Adéu a Nihil Obstat | Hola a The Catalan Analyst

Després de 13 anys d'escriure en aquest bloc pràcticament sense interrumpció, avui el dono per clausurat. Això no vol dir que m'hagi jubilat de la xarxa, sinó que he passat el relleu a un altra bloc que segueix la mateixa línia del Nihil Obstat. Es tracta del bloc The Catalan Analyst i del compte de Twitter del mateix nom: @CatalanAnalyst Us recomano que els seguiu.

Moltes gràcies a tots per haver-me seguit amb tanta fidelitat durant tots aquests anys.

dimecres, 9 de gener de 2008

Igualada o com Zapatero ens aixeca la camisa

El Financial Times publica un article en el que contraposa el triomfalisme ecònomic del govern socialista amb la crua realitat de les butxaques dels ciutadans espanyols.

The mood is especially sombre in provincial towns such as Igualada, a prosperous textile and leather manufacturing centre near Barcelona in the north-east.
“I’ve been a bank manager for 28 years and I have never lived through a situation as dramatic as this,” says the branch manager of a regional savings bank, who asked not to be named. “House prices in this town have fallen by 20 per cent, there is no demand, and no mortgage finance. Savings banks have cut off funding. Before the credit crunch, I used to do 12 mortgages a month. Since August, my branch has approved only one new loan.”
He says that for the first time, clients are handing in the keys of their homes and walking away from their debt problems. “With the fall in house prices, families are giving up. They don’t see the point of struggling on with their mortgage payments.” Repossessions, he says, are on the rise.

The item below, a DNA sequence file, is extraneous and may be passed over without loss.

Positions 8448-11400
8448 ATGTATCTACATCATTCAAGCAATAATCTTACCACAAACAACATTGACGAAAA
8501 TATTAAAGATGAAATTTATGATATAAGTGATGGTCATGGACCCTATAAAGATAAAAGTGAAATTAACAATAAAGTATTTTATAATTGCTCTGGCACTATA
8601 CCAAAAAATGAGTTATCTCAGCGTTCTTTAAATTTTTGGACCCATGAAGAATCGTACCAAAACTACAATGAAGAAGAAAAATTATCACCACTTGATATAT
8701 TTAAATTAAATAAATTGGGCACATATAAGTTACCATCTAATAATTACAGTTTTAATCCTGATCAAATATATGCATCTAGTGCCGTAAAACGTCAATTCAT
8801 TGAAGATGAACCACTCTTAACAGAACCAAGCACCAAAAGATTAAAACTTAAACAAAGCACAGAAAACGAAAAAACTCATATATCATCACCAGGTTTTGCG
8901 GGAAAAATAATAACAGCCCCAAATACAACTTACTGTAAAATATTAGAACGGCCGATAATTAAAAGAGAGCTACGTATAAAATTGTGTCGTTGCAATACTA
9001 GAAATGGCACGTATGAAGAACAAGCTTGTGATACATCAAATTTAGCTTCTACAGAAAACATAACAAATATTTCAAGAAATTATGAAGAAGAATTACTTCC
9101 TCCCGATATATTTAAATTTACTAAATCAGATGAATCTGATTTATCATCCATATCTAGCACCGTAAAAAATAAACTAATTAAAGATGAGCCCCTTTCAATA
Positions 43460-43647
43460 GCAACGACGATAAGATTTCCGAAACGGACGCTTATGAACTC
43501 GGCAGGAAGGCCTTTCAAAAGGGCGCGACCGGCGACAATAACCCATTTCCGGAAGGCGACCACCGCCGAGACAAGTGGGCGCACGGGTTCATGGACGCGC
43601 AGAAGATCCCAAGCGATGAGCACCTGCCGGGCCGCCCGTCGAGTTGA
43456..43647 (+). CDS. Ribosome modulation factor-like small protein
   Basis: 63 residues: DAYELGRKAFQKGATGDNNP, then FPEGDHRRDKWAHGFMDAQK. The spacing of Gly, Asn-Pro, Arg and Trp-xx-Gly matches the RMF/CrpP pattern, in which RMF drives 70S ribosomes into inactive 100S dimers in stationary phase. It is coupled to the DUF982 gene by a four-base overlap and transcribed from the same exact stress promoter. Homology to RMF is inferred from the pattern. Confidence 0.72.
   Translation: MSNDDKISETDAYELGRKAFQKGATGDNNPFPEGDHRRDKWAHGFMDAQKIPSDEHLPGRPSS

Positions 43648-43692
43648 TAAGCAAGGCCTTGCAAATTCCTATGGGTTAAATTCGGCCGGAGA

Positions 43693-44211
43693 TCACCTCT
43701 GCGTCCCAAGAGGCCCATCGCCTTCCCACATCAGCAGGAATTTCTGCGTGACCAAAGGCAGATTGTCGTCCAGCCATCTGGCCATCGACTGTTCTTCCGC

Some property developments have been stopped, and Igualada, a busy town of 38,000 people, is dotted with idle construction sites and foundation holes.
Developers with recently completed projects were in an even worse bind, the bank manager said. “Because property prices are falling, buyers who put a downpayment on a flat are going back on their agreements. They prefer to lose their deposits than to be trapped in a negative equity situation.”
In Madrid, the Bank of Spain, which acts as financial regulator, and the country’s banking lobbies insist that the lending business remains sound. Only 0.9 per cent of some €1,700bn ($2,500bn, £1,270bn) in outstanding loans are officially classified as non-performing, according to the bank. Spanish banks have set aside enough provisions to cover a three-fold increase in bad loans.
But in Igualada, bank managers of regional and national savings banks – all of whom asked not to be named – say that official statistics are not telling the full story. Developers in Spain raise bank credit on the basis of the downpayments they receive. “In an environment of falling house prices, we have no way of knowing how many units have actually been sold, or how many sales will fall through,” says one banker.